Always passionate about transportation issues, the former high school teacher and import-export documentation clerk has served on organizations such as the Greenway Neighborhood Association Committee, Westside Economic Alliance, the city’s Transportation Committee, Community Action of Washington County, and as a Beaverton delegate to the Metropolitan Area Communications Commission. Once freed of council obligations, she plans to step up her ongoing volunteer efforts at the Beaverton City Library.

“For me, it’s all about the neighbors and neighborhoods of Beaverton,” she said. “Whatever the city wants to do, it has to convince all these (residents) south of Farmington that’s it’s acceptable to do. With the Civic Plan, I worked diligently to make sure neighborhoods were in there. Otherwise it would have been all about the central city.”

Mayor Denny Doyle, who joined the council a year after Stanton, said the councilor’s obvious devotion to the city will continue well beyond her departing the dais.

“She’s been a tireless worker for the community for many, many years,” he said on Monday. “I’m very appreciative of all her service. Her decision to step away from the council role, you have to respect that. I know she will continue to give of her time, especially to the library.”

Councilor Ian King praised Stanton’s ability to explore the deeper meaning of whatever topic arose.

“Cathy’s never been afraid of dialog,” he said during her farewell reception. “She’s always encouraged the idea of, ‘Let’s have that conversation.’ I’ve appreciated having someone encouraging that.”

Councilor Cate Arnold, who came on board in 1995, said it was Stanton who first took the green councilor under her wing.

“She taught me the ins and outs,” Arnold recalled. “Through her I started to see how complex government really is. That it’s not just making decisions, but the process you go through to make those decisions.”

Shedding light

Whether bearing down as the council explores building a new public safety facility or questioning the body’s voice in state and federal matters, Stanton defends her sometimes intense questioning as a path toward illumination.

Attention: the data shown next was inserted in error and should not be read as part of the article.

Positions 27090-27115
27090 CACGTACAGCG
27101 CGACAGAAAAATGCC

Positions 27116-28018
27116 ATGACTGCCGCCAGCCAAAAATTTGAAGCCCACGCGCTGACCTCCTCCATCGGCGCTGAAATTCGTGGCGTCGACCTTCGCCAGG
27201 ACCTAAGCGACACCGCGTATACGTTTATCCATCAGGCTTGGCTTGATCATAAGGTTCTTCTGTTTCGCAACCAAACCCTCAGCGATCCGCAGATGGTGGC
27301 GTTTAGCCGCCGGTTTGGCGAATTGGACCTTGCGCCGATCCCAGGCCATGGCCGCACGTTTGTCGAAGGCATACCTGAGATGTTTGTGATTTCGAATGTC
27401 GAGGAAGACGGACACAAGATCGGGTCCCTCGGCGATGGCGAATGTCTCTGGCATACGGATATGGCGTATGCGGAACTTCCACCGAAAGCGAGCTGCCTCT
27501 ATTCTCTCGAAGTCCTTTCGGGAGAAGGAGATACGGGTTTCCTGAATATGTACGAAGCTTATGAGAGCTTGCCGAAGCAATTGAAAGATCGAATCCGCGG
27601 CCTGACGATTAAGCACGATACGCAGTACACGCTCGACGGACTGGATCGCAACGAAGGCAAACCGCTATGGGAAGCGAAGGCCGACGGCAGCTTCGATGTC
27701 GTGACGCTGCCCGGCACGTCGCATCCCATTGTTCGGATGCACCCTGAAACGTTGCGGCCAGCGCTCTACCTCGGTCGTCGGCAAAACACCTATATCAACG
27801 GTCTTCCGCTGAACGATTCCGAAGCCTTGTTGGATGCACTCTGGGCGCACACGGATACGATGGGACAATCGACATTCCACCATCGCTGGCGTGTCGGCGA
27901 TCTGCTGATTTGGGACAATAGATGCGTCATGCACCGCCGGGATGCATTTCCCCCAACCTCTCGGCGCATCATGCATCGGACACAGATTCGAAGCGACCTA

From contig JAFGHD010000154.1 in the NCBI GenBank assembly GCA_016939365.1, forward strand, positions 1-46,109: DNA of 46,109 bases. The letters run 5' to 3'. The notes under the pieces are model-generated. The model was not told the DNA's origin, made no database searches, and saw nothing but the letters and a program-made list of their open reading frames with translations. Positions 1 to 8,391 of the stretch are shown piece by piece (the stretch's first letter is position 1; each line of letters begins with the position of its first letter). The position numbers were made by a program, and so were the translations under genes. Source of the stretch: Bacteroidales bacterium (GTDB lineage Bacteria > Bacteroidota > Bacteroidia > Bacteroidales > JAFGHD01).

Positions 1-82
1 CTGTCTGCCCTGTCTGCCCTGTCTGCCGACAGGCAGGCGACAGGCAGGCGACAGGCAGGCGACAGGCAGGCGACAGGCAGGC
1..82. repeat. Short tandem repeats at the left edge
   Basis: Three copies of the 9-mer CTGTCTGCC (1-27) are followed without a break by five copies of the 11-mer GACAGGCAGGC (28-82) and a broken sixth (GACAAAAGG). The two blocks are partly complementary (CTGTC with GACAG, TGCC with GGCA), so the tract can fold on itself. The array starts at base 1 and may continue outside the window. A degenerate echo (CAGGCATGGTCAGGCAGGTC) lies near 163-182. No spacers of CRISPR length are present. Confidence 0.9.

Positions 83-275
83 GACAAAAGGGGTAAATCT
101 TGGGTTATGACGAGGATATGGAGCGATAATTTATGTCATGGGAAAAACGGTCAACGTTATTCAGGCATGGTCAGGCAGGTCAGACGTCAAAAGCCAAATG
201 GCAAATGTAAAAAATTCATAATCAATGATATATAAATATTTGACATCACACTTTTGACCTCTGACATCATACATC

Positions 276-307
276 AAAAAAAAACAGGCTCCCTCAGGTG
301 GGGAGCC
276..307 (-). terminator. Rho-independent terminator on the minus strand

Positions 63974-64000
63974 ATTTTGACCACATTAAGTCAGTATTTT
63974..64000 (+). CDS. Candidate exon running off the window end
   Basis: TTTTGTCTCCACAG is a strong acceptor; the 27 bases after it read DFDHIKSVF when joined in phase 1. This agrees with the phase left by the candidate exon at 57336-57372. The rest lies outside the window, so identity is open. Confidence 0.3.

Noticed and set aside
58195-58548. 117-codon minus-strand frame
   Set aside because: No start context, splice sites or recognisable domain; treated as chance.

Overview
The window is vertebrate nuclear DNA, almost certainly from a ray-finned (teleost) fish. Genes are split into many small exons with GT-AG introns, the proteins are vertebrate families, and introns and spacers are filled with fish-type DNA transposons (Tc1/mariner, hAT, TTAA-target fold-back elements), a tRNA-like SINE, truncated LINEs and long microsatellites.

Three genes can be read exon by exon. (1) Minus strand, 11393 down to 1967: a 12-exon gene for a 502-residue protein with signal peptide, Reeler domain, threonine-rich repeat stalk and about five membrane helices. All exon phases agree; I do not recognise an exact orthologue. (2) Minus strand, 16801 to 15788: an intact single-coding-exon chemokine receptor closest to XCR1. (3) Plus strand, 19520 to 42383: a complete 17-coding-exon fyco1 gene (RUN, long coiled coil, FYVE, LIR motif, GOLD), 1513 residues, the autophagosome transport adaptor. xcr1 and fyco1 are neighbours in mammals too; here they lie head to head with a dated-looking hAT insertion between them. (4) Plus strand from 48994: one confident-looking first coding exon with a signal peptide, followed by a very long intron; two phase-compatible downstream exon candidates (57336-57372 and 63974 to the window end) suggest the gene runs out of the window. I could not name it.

“If I did a tally, as councilors, going back to 1994, I am probably the ‘one’ in more four-to-one votes than anybody,” she admitted. “It’s always important for me to say why I’m saying ‘nay’ before I vote. I hope to put more information before the council — something that may resonate so they may see my position.”

A longtime critic of the strong-mayor, weak-council form of government, she feels it would be in the rapidly growing city’s interest to hire a bona fide administrator rather than elect an individual who may not have hands-on management experience.

“It’s nothing to do with the (actual) mayors in Beaverton,” she explained. “I’m saying neither my brother in-law or your brother in-law should be able to run a $185 million corporation — just because he knows a lot of people.”

Knowing Stanton as she does, Arnold doesn’t expect to see much less of Stanton once Mark Fagin — who successfully ran for Stanton’s Position 1 seat — takes over the role in January.

“I think she will always be there for the community, because it’s meant so much to her,” Arnold said. “She’s not going to stop.”

Near the conclusion of Tuesday night’s council meeting, after which her colleagues presented her with a large bouquet of yellow flowers, Stanton admitted as much.

“It has been a pleasure,” she said. “I (will) look to see you in the new year, in different venues.”

Contract Publishing

Go to top
Template by JoomlaShine